Via the American Association of Wine Economists, the new European Union planting rights are available. As you may have guessed, winegrapes are being planted. This is yet another illustration of EU overregulation and interference with the market.
The note below the table is important. Each country may expand plantings by one percent of the current total. This, of course, gives an advantage to countries with large areas planted since they will be allowed to plant more acreage than those with smaller planted areas.
And there seems to be a certain absence of logic in the allocations, most likely reflecting the political negotiations within the EU commmission. France was entitled to 8,101 hectares of new planting, asked for 11,744 and was gtranted only 5,755. Meanwhile ltaly received the rights to 6.685 hectares, 163 more than they were entitled to.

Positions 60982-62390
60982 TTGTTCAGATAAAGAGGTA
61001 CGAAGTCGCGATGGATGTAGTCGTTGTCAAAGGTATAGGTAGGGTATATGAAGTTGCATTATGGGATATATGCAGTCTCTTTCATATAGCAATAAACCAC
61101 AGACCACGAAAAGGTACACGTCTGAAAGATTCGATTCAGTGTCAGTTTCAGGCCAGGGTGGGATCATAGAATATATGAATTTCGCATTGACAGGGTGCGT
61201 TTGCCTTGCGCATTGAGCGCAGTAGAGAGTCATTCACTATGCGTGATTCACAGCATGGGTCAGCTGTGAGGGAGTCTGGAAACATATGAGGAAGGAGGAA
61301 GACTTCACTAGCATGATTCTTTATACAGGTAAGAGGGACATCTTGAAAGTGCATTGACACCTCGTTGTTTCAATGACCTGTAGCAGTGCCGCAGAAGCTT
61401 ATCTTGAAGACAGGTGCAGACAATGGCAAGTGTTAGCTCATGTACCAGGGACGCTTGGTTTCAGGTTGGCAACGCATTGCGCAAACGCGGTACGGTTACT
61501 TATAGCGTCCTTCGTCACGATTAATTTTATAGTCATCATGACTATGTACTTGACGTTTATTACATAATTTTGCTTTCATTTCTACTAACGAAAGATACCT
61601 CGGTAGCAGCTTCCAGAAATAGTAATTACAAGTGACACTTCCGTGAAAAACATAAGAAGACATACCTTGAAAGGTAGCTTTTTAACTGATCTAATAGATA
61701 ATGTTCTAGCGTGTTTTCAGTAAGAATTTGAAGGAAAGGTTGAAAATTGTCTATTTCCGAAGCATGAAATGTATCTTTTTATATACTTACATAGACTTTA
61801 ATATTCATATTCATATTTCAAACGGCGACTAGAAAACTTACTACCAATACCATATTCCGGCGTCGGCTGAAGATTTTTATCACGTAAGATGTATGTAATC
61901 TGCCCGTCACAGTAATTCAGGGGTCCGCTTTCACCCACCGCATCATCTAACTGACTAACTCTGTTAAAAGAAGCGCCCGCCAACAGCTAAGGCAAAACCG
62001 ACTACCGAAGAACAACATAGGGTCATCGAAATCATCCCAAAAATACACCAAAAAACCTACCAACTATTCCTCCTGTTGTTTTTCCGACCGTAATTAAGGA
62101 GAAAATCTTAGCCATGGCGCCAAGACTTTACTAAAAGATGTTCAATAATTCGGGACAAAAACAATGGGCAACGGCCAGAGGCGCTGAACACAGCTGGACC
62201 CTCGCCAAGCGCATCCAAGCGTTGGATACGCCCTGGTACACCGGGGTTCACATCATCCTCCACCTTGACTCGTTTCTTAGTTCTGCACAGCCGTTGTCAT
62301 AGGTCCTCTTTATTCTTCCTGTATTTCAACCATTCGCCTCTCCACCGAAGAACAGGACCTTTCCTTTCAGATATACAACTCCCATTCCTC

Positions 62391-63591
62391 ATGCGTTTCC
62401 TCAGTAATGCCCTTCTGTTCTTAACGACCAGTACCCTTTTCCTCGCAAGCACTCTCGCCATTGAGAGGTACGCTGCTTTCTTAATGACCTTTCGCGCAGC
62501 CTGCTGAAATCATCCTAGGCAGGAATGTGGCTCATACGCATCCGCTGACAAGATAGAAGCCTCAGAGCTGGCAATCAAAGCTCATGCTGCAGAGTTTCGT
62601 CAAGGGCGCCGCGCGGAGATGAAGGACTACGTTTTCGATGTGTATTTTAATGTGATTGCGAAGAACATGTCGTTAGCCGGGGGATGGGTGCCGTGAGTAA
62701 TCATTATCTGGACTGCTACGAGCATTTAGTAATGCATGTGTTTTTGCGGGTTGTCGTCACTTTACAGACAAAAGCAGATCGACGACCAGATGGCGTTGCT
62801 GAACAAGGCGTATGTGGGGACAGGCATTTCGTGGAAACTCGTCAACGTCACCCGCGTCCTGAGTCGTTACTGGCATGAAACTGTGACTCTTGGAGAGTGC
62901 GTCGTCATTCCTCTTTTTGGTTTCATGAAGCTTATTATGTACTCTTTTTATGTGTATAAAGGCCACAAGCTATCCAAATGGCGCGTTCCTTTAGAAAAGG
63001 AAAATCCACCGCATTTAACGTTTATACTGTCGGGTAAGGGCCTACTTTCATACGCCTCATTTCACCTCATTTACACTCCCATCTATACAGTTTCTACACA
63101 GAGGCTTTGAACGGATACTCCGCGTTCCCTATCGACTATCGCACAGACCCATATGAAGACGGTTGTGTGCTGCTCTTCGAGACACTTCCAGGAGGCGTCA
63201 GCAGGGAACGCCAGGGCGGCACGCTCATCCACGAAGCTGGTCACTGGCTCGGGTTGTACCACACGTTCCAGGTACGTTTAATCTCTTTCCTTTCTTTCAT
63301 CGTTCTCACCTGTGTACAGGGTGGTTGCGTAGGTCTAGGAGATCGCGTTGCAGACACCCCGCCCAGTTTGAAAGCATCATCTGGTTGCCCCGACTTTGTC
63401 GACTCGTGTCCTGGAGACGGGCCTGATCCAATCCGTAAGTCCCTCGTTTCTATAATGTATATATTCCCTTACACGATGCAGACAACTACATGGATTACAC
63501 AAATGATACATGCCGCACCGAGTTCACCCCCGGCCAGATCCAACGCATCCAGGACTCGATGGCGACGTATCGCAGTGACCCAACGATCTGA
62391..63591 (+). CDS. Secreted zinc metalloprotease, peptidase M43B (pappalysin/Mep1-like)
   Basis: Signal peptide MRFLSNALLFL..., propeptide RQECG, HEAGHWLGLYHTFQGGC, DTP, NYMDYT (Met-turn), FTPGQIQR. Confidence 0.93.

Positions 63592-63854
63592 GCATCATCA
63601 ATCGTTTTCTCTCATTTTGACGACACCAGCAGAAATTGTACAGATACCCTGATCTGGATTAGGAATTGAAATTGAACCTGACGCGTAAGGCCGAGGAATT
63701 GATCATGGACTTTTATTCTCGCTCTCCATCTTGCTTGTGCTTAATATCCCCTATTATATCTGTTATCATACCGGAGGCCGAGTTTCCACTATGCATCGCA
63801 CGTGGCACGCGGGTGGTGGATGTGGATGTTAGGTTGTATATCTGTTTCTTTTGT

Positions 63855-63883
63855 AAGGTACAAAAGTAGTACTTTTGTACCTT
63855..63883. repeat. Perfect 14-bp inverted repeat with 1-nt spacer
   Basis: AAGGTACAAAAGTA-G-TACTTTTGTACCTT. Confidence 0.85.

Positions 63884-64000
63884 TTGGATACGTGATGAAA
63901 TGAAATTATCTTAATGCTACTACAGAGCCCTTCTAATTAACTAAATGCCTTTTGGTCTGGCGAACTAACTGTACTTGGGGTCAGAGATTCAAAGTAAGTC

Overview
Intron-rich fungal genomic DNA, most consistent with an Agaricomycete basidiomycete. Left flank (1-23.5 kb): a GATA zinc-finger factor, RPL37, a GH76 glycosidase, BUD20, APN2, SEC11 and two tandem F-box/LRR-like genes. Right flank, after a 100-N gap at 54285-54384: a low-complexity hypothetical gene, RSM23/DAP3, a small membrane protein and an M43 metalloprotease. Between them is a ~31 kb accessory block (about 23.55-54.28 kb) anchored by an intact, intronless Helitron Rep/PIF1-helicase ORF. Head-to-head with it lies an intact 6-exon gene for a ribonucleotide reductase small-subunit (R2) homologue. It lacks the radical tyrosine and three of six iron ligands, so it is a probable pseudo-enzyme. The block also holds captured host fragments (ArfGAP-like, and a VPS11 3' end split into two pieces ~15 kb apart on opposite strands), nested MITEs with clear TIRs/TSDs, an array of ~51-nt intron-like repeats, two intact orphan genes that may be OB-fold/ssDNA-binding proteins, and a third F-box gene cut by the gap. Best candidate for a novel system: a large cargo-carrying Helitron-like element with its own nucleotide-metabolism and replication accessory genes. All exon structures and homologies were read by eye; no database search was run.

This decision is clearly political so I won’t bother worrying about the economics. But I will add that the U.S. also restricts new plantings. Our saving grace is that these decisions are usually made at the local government level by zoning and other land use regulations. For example, a developer who wants to build a new housing tract in the Livermore Valley must purchase an equal acreage and declare it to be used only for agriculture in perpetuity. The result, naturally, is houses and condominiums crammed together with developments separated by large parcels of land that are often not used for much of anything.